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Nutrients in the Coastal Waters of Scotland

This project provides a strategic simulation tool to identify maritime areas which could be at risk of eutrophication as a result of Scottish nutrient discharges. The tool provides spatially resolved output and is capable of discriminating between different types and locations of nutrient inputs, to enable scenario analyses of different nutrient reduction options.

Model Development

An extension ('sc278') of the European Regional Seas Ecosystem Model ( ERSEM) was chosen as the basis for the project. The extended model domain was divided into boxes covering the entire European shelf from Brittany northwards. The water column was divided into two layers, on the basis of water depth and oceanographic characteristics ( Fig. 1).

The ERSEM model describes the specific processes that affect the seasonal cycle of C, N, P and Si in the physical context of the temperate European shelf seas.

These chemical processes are in turn linked to biological processes taking place in the water column and the benthic layer. Fig. 2. shows the flow of orgnanic matter, organism and nutrients in the aquatic environment.

One of the main forcing data sets required for the current application was the nutrient input from land sources to all of the coastal grid cells of the model. For Scotland, daily inputs of both inorganic and organic forms of nitrogen, phosphorus, carbon and silicon from riverine and direct discharges to the sea were resolved by source (urban waste water, industrial, aquaculture and agriculture plus geological).

Although Scotland represents 25% of the land area of the British Isles (including the Republic of Ireland), it contributes 42% of the freshwater runoff (averaged over 1984, 1987 and 1990). However, the N and P load from Scotland is only around 15% of the British Isles total (approximately 140,000 tonnes N and 14,000 tonnes P). Scotland contributes a disproportionate amount of Si to the British Isles total loading, presumably due to the terrain and geology. On a Europe-wide basis, Scotland contributes less than 10% of the total N and P loading, but 26% of the Si loading.

Reference runs of the ERSEM were carried out using 1984, 1987 and 1990 climatological forcing (transport, irradiance and agricultural, plus geological nutrient inputs) together with nutrient inputs from urban waste and industrial sources set at the levels estimated for 1999, and from aquaculture in 2001. The model was then run for three nutrient load reduction scenarios and the results compared to those from the reference runs. The three scenarios were:

  • 75% reduction in Scottish urban waste water
  • 50% (OSPAR defined) reduction in all Scottish inputs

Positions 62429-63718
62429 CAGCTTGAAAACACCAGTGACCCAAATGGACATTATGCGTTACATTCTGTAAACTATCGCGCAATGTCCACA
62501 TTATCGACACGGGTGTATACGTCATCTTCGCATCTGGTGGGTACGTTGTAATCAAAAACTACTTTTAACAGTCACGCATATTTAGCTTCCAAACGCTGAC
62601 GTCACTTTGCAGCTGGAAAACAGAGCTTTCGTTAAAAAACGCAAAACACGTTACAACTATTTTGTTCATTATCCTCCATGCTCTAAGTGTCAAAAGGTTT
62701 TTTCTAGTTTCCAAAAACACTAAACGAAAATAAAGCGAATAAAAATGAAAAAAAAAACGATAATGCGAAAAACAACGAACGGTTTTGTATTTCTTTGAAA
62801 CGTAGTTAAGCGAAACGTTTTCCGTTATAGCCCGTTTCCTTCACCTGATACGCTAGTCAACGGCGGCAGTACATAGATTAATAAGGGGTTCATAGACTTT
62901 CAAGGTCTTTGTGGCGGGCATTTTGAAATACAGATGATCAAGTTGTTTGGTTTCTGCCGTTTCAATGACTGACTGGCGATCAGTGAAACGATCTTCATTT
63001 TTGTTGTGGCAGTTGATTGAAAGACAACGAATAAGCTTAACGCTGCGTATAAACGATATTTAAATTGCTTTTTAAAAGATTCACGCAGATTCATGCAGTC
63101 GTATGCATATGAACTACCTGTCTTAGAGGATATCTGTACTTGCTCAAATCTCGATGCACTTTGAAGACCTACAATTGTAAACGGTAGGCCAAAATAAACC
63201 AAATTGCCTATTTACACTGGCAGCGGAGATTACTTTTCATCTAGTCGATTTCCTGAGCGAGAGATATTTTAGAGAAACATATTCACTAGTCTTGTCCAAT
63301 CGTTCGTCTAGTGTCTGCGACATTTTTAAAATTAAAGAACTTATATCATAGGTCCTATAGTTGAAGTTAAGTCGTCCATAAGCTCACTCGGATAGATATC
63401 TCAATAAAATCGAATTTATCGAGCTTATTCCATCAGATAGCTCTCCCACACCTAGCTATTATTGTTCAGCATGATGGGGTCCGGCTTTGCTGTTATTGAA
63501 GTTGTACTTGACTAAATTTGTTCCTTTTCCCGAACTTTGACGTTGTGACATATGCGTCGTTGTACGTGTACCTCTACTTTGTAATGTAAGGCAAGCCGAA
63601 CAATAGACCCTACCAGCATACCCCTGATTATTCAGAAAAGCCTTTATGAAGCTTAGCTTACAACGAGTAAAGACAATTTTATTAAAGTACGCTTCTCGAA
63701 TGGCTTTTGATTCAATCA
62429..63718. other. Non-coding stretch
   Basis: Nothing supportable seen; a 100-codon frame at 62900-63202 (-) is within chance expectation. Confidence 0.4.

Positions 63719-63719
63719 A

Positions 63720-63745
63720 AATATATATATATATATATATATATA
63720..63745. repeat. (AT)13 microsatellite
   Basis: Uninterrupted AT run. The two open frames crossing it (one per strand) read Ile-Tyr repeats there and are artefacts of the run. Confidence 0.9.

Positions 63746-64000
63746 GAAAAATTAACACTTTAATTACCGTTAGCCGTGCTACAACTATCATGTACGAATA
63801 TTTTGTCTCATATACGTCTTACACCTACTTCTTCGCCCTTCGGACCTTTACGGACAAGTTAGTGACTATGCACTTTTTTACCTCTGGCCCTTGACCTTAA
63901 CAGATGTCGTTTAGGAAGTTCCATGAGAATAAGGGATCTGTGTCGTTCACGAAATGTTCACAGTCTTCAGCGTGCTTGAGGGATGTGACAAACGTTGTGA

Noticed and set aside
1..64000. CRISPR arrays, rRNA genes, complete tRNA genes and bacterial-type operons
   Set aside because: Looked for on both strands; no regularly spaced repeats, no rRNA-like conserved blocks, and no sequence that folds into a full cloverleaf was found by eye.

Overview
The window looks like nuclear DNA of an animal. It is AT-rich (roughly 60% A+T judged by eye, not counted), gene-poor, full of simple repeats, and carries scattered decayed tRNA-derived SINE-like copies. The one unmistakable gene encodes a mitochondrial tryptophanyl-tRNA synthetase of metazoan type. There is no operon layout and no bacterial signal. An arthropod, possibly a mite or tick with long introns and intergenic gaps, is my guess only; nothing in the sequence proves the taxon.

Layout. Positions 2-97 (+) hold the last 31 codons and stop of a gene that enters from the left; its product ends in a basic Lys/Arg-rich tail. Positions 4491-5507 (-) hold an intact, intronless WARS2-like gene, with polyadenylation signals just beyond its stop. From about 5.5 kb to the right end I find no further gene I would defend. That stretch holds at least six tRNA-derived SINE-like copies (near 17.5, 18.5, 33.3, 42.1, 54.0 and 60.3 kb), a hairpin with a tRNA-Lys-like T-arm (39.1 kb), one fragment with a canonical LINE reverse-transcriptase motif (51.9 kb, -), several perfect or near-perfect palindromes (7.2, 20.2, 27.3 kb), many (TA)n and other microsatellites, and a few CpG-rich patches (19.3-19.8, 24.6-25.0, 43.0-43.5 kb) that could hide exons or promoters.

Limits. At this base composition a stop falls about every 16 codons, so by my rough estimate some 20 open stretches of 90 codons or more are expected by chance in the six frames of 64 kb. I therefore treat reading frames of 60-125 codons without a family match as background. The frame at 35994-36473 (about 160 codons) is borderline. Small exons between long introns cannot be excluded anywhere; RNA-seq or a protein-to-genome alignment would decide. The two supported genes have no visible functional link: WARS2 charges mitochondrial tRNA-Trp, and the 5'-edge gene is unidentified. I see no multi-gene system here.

• 50% reduction in Scottish aquaculture inputs


The impacts of nutrient load reductions were largely confined to the immediate locality of the inputs (at least on the scales resolved by the model; Fig. 3). The wider Scottish east coast area was the only one of a number of larger regional areas examined which exhibited impacts in excess of the natural climate-driven variability demonstrated by the reference run results.

At a local scale, the model identified the Clyde Sea, and especially the Forth/Tay river plume as areas which should be examined in more detail and at a finer spatial scale for evidence of eutrophication, since the simulated impact of the nutrient load reductions was in excess of the natural climatological variability.

The model indicated that the impact of a 50% reduction in nutrient discharges from Scottish salmon farming was likely to be small (3% or less change in assessment criteria) both locally at the scale of the model, and regionally ( Fig. 4). This was below the natural variability in the system in the affected areas. The OSPAR data were results from the 1996 ASMO Workshop on eutrophication modelling, where Europe-wide 50% reductions in total nitrogen and phosphorus emissions were imposed on the nd130 version of ERSEM with 1985 climatology. Areas 1-14 are the composite areas made up of at least three individual ERSEM boxes. Areas 35, 65 and 75 are the individual ERSEM boxes on the Scottish east coast of the same numbers (Inverness Firth, Forth/Tay and Farne Islands respectively), and areas 47, 74 and 100 are the ERSEM boxes on the west coast of the same numbers (Skye, Clyde and Solway respectively). ASMO nd130 results were not available for the individual ERSEM boxes, or for the Skagerrak and Norwegian Coast (areas 5 and 6).

The impact of Scotland's nutrients on coastal waters appears to be considerably less than that of some other nations. In this project, a 50% reduction in Scottish nutrients produced a 5% or less mean change in overall water quality in Scottish east coast waters (equivalent to 0.2-10 gC m-2 year-1 change in net primary

production). Previous simulations of a European-wide 50% reduction in nutrient inputs, using the North Sea version of ERSEM, produced a similar change in Scottish waters, but around a 15% or greater change in Belgian, Dutch and German coastal waters (equivalent to 39-77 gC m-2 year-1 net primary production).